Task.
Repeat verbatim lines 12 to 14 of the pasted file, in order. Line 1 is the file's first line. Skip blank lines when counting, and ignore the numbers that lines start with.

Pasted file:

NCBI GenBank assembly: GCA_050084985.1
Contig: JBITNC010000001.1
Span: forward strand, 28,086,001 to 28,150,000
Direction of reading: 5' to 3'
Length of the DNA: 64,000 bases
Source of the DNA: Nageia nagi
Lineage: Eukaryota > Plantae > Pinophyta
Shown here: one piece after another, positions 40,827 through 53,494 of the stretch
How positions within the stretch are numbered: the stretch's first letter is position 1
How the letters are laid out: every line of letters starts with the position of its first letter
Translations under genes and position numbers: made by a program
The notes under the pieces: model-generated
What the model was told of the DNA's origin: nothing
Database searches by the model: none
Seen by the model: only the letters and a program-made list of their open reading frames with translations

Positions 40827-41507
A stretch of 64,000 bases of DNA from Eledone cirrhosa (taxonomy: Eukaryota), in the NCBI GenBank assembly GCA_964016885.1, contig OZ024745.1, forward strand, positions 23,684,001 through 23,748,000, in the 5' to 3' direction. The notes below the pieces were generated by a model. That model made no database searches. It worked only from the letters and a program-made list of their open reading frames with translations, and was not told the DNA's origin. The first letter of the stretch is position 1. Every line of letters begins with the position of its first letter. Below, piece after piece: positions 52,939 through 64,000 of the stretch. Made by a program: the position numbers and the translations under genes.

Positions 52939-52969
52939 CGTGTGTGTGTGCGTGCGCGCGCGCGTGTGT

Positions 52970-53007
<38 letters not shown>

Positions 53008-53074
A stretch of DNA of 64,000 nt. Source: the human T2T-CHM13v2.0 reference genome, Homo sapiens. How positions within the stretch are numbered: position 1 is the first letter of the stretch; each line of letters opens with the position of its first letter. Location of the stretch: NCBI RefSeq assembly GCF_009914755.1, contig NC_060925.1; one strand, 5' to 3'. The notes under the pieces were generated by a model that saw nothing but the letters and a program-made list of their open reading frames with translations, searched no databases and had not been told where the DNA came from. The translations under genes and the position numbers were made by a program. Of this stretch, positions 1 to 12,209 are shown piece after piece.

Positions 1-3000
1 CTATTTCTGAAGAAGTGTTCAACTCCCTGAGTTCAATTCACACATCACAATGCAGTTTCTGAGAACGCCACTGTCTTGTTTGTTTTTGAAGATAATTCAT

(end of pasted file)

The notes under the pieces: model-generated
What the model was told of the DNA's origin: nothing
Database searches by the model: none